• 7 First Assignments
      (pp. 128-132)

      For any teacher or group planning to work through the logic of this book, this first assignment, pursued in depth, will touch upon every one of the principles and techniques of acting technique for dance performance.

      Every student or member of the group should prepare two different dance pieces that he.she has previously performed. Each should be at least two minutes and less than ten minutes in length: one was performed in a manner that felt right for the dancer, the other never felt right in performance. It matters not whether either was successfully received. Neither dance need be a...

    • 8 Exercises: Level 1
      (pp. 133-143)

      The first necessity in any session is to ensure the safety and freedom of the dancers’ bodies. The easiest way out is to say, “Take ten or fifteen minutes to warm up.” A terrible idea: the time is too short, too few dancers know how to do this well and too many will fill the time with chatting. Another way is to conduct a quick warmup: walking, then faster and faster, breaking into a run, slowing down to easy stretches, slow big body moves, extended arm motions, pliés, shallow and deep, and so on. Strategically conducted, this works. I found...

    • 9 Exercises: Level 2
      (pp. 144-156)

      Here are three ways of approaching this. One poses a problem for the entire group; the other two are individual assignments. As a group problem: have the group learn a moderately extended technical passage with a couple of physical challenges embedded in it. When the dancers have mastered it, ask them to perform the dance phrase fully with each of the following images in turn:

      You just won a big lottery prize. Celebrate, using the dance phrase you just learned.

      You are auditioning for the choreographer you dream of working with.

      You are a leaf in a quiet wind.

      You...

    • 10 Exercises: Level 3
      (pp. 157-172)

      Each of the following exercises introduces important principles and ways of working that pave the way for more complex exercises and performance pieces. The first two are circles and its variant, Each Alone.

      With your eyes closed, listen to the sequence of the next exercise. You will hear better with your eyes closed. First, you will hear music. After a while, I will say, “Someone or something is doing something.” I may choose any verb: flying, loving, hunting, planting, destroying, shielding, ad infinitum. Picking an example at random, let us say, “Someone or something is running to or from someone...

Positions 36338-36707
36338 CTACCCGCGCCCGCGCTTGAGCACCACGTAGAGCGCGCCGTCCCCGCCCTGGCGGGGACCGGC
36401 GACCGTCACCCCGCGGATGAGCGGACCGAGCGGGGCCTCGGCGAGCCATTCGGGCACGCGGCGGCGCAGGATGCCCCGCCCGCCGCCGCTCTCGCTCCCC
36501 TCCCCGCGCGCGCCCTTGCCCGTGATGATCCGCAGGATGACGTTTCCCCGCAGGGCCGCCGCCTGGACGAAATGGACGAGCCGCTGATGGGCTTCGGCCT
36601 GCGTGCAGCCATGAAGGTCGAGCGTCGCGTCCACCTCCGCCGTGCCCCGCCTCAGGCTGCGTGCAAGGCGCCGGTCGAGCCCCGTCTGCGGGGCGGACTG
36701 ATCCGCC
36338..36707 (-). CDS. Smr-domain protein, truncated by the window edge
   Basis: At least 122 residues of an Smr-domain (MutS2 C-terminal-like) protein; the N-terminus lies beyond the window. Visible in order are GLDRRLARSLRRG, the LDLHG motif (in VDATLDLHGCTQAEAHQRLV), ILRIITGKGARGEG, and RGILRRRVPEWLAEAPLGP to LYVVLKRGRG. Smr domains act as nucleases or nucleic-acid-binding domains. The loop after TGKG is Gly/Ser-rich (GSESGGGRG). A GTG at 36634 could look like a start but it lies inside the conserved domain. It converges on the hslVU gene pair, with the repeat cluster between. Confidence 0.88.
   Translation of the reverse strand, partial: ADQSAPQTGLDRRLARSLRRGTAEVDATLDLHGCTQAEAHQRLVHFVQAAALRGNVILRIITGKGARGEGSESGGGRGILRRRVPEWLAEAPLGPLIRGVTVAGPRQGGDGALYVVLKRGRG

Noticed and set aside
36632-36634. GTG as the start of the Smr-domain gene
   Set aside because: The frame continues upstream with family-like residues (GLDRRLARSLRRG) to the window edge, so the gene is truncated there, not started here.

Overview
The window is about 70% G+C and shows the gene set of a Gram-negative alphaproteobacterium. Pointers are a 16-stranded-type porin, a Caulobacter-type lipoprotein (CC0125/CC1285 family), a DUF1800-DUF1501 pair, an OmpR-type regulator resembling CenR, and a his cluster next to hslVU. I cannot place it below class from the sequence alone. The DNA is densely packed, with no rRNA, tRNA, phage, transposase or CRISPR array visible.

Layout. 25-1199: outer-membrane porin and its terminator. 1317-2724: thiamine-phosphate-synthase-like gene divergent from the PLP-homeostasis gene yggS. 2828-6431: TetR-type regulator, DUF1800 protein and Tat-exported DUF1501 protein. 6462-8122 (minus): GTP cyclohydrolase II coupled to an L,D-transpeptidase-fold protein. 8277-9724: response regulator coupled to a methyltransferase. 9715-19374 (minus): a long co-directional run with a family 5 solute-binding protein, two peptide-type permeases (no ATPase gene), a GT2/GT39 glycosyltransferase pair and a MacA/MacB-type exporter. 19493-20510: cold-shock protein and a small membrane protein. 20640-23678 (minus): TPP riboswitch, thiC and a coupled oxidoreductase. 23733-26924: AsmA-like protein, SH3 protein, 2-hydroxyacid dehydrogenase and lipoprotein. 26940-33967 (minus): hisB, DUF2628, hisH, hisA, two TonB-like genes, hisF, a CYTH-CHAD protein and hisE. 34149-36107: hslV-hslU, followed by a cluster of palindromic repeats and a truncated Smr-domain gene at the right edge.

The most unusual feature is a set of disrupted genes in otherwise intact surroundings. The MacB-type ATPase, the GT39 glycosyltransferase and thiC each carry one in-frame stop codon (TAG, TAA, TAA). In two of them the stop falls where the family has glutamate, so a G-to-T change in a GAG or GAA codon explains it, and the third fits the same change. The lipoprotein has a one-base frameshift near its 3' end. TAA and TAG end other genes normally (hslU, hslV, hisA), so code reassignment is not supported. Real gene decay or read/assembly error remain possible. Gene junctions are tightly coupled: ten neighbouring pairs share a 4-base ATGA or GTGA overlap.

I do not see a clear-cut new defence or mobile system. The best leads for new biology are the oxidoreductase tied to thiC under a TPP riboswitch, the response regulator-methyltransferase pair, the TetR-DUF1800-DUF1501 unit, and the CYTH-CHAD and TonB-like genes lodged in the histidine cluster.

• 11 Exercises: Level 4
      (pp. 173-175)

      This exercises addresses (1) the technical mastery of being able to dance, at will, before, after and on the beat; (2) the individual proclivity of the dancer in relation to rhythmic music; (3) the organic rhythmic relation to the music in the context of the six questions, the who or the what doing what.

      Problem 1: Find some infectious walking music: a paso doble, a Sousa march, a Dixieland march. To walking music do the simplest of walking step phrases: one step on each beat. “Strutting” would be a better designation than “walking.” I will call out, “Strut square on...

    • 12 Exercises: Level 5
      (pp. 176-181)

      Will everyone please get to a sink and thoroughly wash your hands? On the way, or returning, choose a partner. When you return, washed, sit facing each other cross-legged, a few inches apart, and close your eyes. When you sit, avoid touching the floor with your clean hands.

      The bemused go to wash, return as partners and sit:

      With your eyes closed, clear a space in your head with your breath. Anytime after I finish speaking and whenever you are ready, reach your hands forward to touch the face of the person in front of you. With your fingertips study...

    • 13 Exercises: Level 6
      (pp. 182-192)

      Gather in groups of three. Any one of you, on any impulse, will release from your body a short phrase of dance. The other two learn it. As soon as “the teacher” nods, satisfied that what was given was learned, one of the others repeats the phrase and adds another short phrase of dance which the other two learn, always starting with the first dance phrase. When number two indicates satisfaction, the third person, starting with the first and second dance phrase, adds a third phrase of movement which is learned by the other two.

      This flow of learning and...

  7. APPENDIX A: Anecdotal Material
    (pp. 195-199)
  8. APPENDIX B: A Beat Analysis of Dance in the Sun
    (pp. 200-202)
  9. APPENDIX C: Susanne K. Langer on Performance: A Critique
    (pp. 203-207)
  10. APPENDIX D: “The Duende,” by Federico Garcia Lorca
    (pp. 208-216)
  11. Index
    (pp. 217-221)
  12. Back Matter
    (pp. 222-222)